By barring particular outfits from school, dress codes help boys identify and objectify “inappropriate” girls and women. Girls who violate dress codes are violating rules, and girls who violate rules are bad. Bad girls can be desirable and sexy, but they don’t necessarily deserve respect (even from other girls).
And where respect is absent, objectification is easy. In her guide to self-objectification, Caroline Heldman explains how sexually objectified women are dehumanized and viewed as “less competent and worthy of empathy by both men and women.” Those who are dehumanized may be mistreated and made to feel inadequate. And if poor self-image is linked with objectification, it isn’t hard to see that this cycle feeds itself: Those who are objectified by others are treated as less than human, and in understanding themselves as less than human may self-objectify.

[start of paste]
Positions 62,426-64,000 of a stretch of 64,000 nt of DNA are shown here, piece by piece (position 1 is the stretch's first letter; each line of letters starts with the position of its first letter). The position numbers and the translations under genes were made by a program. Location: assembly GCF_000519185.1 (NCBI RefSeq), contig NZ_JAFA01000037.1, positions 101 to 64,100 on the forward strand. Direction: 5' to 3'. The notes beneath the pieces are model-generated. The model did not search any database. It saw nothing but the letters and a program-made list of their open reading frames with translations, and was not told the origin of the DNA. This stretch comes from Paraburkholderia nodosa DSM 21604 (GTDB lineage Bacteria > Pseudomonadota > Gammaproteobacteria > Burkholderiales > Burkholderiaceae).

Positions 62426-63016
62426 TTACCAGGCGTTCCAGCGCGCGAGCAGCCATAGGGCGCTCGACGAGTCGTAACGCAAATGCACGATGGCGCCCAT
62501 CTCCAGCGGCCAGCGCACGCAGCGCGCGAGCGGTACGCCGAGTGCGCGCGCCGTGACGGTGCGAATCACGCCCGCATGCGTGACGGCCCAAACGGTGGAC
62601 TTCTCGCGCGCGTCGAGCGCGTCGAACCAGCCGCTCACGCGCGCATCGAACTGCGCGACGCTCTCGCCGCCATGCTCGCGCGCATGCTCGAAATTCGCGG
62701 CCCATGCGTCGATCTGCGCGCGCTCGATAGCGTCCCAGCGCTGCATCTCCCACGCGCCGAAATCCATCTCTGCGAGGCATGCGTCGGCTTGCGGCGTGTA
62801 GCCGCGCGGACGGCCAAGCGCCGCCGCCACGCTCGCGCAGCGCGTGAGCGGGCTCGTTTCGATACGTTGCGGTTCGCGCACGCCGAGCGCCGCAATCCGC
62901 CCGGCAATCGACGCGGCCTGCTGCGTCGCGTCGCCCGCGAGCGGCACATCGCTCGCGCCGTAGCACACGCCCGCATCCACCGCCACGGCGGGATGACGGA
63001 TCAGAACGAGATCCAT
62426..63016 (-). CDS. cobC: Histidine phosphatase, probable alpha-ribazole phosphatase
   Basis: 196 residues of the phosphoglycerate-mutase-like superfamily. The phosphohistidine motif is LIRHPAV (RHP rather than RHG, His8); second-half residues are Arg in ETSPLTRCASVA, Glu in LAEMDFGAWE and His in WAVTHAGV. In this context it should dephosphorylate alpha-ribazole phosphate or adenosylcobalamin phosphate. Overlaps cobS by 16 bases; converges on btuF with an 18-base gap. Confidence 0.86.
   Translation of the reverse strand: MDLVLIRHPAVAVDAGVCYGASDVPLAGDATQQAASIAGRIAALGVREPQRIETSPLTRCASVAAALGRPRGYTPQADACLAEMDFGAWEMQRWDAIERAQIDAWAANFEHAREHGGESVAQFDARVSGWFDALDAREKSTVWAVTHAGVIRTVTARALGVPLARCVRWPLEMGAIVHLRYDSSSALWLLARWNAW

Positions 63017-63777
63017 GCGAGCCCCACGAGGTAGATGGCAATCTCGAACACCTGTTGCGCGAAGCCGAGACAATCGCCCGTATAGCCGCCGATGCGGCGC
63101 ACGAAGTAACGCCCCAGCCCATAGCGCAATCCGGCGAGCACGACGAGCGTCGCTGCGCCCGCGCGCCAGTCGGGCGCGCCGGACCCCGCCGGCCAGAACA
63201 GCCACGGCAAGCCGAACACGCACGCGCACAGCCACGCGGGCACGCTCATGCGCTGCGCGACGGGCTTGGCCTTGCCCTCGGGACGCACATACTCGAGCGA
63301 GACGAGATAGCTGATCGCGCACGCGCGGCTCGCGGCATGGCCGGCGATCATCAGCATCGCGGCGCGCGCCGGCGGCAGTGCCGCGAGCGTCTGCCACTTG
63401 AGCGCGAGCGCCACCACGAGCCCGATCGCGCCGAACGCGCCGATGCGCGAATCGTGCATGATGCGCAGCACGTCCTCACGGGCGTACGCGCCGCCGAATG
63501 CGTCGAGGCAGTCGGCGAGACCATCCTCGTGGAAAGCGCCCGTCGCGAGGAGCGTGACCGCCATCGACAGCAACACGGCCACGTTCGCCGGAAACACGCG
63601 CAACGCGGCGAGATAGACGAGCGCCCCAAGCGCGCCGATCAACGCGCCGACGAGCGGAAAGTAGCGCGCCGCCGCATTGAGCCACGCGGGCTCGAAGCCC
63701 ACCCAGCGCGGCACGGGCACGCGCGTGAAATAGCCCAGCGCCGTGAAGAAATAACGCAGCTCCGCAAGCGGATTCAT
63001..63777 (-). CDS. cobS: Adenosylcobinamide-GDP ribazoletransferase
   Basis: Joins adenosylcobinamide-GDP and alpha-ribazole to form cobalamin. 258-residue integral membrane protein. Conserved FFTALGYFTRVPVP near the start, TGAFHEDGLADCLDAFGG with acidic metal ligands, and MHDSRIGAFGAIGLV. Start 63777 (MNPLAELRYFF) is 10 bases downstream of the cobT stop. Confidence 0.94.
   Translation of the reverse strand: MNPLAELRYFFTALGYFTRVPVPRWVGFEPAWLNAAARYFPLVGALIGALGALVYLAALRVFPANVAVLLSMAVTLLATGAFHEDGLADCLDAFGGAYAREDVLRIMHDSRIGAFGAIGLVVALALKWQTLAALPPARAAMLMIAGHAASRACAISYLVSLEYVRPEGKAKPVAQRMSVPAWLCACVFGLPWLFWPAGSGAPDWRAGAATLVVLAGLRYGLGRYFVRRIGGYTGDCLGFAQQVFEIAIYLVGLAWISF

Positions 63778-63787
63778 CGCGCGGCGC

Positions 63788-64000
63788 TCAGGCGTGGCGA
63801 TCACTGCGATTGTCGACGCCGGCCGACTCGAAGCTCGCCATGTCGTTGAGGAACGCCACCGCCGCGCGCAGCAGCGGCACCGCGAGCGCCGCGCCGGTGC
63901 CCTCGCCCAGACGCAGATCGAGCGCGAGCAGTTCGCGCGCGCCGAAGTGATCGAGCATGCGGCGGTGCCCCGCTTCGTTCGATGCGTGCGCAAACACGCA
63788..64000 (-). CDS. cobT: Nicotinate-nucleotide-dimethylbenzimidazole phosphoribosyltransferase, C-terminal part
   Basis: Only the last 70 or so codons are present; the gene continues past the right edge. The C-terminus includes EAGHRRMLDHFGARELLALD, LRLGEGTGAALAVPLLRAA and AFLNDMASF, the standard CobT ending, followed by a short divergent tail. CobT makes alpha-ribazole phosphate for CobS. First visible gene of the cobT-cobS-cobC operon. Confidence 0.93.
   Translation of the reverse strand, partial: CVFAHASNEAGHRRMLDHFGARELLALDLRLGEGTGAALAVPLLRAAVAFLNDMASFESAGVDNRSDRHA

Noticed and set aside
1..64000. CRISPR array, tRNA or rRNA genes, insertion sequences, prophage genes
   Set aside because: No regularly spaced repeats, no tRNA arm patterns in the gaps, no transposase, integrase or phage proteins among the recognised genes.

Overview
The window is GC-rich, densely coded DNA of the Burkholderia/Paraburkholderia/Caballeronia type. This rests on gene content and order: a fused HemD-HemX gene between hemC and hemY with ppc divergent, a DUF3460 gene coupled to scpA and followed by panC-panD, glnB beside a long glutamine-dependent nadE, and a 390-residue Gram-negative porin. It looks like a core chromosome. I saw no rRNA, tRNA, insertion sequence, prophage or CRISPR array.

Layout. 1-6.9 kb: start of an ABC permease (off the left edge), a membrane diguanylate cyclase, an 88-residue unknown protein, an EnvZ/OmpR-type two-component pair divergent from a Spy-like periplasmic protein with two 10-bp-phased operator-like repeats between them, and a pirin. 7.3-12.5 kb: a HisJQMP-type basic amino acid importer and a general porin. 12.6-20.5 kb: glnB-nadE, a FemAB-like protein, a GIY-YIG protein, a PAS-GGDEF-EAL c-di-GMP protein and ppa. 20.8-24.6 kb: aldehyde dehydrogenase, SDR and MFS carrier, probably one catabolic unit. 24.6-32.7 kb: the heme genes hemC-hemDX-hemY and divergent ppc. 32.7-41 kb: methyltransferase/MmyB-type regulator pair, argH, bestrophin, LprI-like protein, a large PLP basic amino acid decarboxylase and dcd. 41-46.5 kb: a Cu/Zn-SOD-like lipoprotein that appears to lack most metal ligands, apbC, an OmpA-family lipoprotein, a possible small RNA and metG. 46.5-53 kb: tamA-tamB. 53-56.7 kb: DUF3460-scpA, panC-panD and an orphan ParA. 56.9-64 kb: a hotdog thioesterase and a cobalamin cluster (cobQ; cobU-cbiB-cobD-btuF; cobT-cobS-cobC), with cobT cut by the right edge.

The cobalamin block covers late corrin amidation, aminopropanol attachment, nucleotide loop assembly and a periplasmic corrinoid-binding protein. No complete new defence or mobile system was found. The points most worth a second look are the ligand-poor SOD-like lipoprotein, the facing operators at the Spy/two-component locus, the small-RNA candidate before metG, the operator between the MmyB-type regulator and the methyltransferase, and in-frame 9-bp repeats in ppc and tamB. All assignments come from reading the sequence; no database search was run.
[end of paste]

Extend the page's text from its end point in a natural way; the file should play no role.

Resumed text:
Asking girls to cover up is a Band-Aid solution to far more socially ingrained problems such as general misogyny and rape culture. As long as a girl or woman is always sexualized, it won’t matter how much she covers up—she’ll still be faulted for her inappropriate behavior."
You know, I’m amazed how we don’t judge the choices that rich white men make. Look at how we don’t prosecute bank executives who illegally foreclosed on middle class families and rigged international lending rates. Look at how we defend mutli-million dollar pay packages for CEOs running their companies into the ground and yet scrutinize even a 10-cent increase in the minimum wage. Look at how we make excuses for male politician after politician who drop their pants and then make comebacks (pun intended!).
But poor women, especially poor women of color, immigrant women—we judge every choice they make. We judge them if they have children. We judge them if they get abortions and don’t have children. We don’t care that General Electric doesn’t pay any taxes— but we care that poor women of color collect public assistance AND have too nice of a cell phone."